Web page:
NYT: Suspect Calls Malaysia a Staging Area for Terror Attacks
By P. Shenon and D. Johnston
31/1/2002 3:34 pm Thu
[Kita siarkan rencana ini sebagai satu rekod. Akhbar New York Times
adalah di antara akhbar yang terbesar di Amerika..... sekaligus memberi
satu keaiban yang agak besar juga kepada seorang diktator yang bermulut
besar di Malaysia....- Editor]
New York Times
January 31, 2002
Suspect Calls Malaysia a Staging Area for Terror Attacks
By PHILIP SHENON and DAVID JOHNSTON
WASHINGTON, Jan. 30 - An operative of Al Qaeda arrested in
Malaysia has begun cooperating with investigators and provided
new evidence to show that the Southeast Asian nation was a major
staging area for the Sept. 11 terror attacks in the United States,
Bush administration officials said today.
The operative, a former Malaysian Army captain, has
acknowledged meeting in Malaysia with at least two of the Sept. 11
hijackers, as well as with Zacarias Moussaoui, a 33- year-old
French citizen who is now in a Virginia jail cell and is the only
person charged so far with involvement in the Sept. 11 attacks, the
They said the United States was negotiating with the Malaysian
government in hopes that the retired Malaysian soldier, Yazid
Sufaat, 37, could be extradited here to face charges.
The negotiations have been difficult, officials said, because of
repeated public statements by the Malaysian government insisting
that the predominantly Muslim nation could not have been a staging
ground for the Sept. 11 attacks.
American and Malaysian officials say they believe that Mr. Sufaat
was a crucial organizer of a gang of Muslim extremists known as the
Malaysian Militant Group, or Jemaah Islamiah, that is part of Osama
bin Laden's terrorist network, Al Qaeda. Mr. Sufaat was one of 23
people believed to be extremists detained by the Malaysia police in
the last two months.
Officials said Mr. Sufaat appeared to have operated as a paymaster
for Mr. Moussaoui, who was arrested in the United States last
August after he raised suspicions among his instructors at a
Minneapolis flight school and to have provided him with bogus
business credentials from a Malaysian technology company.
Officials said they had found evidence that Mr. Sufaat provided Mr.
Moussaoui with at least $35,000 in meetings near Kuala Lumpur,
the Malaysian capital, in September and October of 2000. American
investigators say Mr. Moussaoui deposited about $32,000 a few
months later in a bank account in Norman, Okla., where he first
attended flight school in the United States.
Lawyers for Mr. Moussaoui, who is of Moroccan descent and who
has been linked by French intelligence agencies to Al Qaeda,
have entered a plea of not guilty on his behalf on charges that he
conspired in the Sept. 11 attacks. One of the defense lawyers,
Edward B. MacMahon, had no comment tonight when asked about
American officials said the evidence showed that Mr. Sufaat had
met in January 2000 with two of the Sept. 11 hijackers, Khalid
al-Midhar and Nawaq Alhazmi, at his condominium outside Kuala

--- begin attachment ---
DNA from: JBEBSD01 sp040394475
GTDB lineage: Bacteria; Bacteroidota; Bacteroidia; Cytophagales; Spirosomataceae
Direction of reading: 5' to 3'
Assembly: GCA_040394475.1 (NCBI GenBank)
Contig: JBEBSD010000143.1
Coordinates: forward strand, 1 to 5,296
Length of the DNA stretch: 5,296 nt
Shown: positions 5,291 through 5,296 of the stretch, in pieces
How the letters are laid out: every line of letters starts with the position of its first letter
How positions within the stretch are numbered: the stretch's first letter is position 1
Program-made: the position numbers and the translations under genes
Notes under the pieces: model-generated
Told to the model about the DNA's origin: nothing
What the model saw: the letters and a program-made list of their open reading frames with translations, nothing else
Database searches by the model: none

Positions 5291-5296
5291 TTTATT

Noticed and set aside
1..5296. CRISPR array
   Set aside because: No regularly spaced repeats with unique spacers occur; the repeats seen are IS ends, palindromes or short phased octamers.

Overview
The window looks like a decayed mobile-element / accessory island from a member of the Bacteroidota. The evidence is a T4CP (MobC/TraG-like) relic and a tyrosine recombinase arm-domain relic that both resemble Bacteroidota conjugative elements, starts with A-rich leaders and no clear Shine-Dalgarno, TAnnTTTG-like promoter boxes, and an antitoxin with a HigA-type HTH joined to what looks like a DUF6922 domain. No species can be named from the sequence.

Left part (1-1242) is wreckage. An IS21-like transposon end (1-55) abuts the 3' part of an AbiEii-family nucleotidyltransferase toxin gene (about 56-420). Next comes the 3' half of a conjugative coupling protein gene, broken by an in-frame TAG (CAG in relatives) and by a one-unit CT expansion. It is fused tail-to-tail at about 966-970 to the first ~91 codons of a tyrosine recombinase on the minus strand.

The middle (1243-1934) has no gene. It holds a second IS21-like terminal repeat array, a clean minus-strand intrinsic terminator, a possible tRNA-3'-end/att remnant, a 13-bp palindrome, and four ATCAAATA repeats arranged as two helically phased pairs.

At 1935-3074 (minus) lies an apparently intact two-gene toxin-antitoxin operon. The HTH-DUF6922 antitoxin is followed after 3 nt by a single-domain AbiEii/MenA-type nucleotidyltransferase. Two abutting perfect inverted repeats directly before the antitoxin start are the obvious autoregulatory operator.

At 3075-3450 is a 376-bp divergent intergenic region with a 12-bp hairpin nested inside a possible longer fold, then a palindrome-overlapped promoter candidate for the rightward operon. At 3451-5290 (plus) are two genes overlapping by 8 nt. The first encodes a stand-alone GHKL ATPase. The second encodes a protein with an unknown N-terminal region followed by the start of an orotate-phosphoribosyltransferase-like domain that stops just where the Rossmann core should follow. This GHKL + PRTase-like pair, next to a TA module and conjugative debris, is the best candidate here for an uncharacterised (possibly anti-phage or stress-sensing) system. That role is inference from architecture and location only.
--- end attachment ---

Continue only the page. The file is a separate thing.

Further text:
Mr. Midhar and Mr. Alhazmi subsequently traveled to the United
States for flight training, and they were among the suicidal hijackers
who commandeered the American Airlines jet that crashed into the
Pentagon on Sept. 11.
Officials had previously acknowledged that Mr. Midhar and Mr.
Alhazmi were under surveillance on their trip to Malaysia, and that
as a result of their meetings in Kuala Lumpur with Al Qaeda
operatives, they were placed on an immigration watchlist in the
United States. By the time their names were added to the list,
however, the two men had already entered the United States.
Investigators say that Muslim extremists in Malaysia appear to have
organized "sleeper cells" of Islamic militants throughout Southeast
Asia, and that they may have given direction to a network based in
neighboring Singapore, which had planned to blow up the
embassies there of the United States, Israel, Australia and Britain.
The plot was apparently foiled when 13 terror suspects were
arrested in the tiny, tightly policed city- state in recent weeks.
During questioning, officials there said, the suspects described a
well-organized terror network stretching across several nations in
Southeast Asia, including the Philippines, which has a large Muslim
population, and Indonesia, the world's most populous Muslim nation.
Investigators say they believe they have established a link between
Mr. Sufaat and Fathur Rahman al-Ghozi, a 30-year-old Indonesian
living in the Philippines who is suspected of organizing the embassy
attacks in Singapore.
Mr. Ghozi was arrested this month in the Philippines, where the
authorities said they seized a cache of rifles, explosives and
bomb-making equipment believed to have been part of the plot.
Officials said the evidence suggested that Mr. Ghozi had separately
ordered Mr. Sufaat to purchase tons of explosives for use in the
The arrest in Malaysian of Mr. Sufaat and the others accused of
being Islamic extremists had created a problem for the government
of Prime Minister Mahathir Mohamad, who has rejected the
suggestion that his country could have been used as a staging area
for the Sept. 11 attacks.
"As far as we know, there is no Malaysian connection in the attacks
in the U.S.," Mr. Mohamad said earlier this week.
Asked specifically about the possible role of Mr. Sufaat in the terrorist strikes, the prime minister replied, "Let's see the evidence - it's very easy to say." He continued: "Did he plan everything? I doubt it. It is too sophisticated an operation."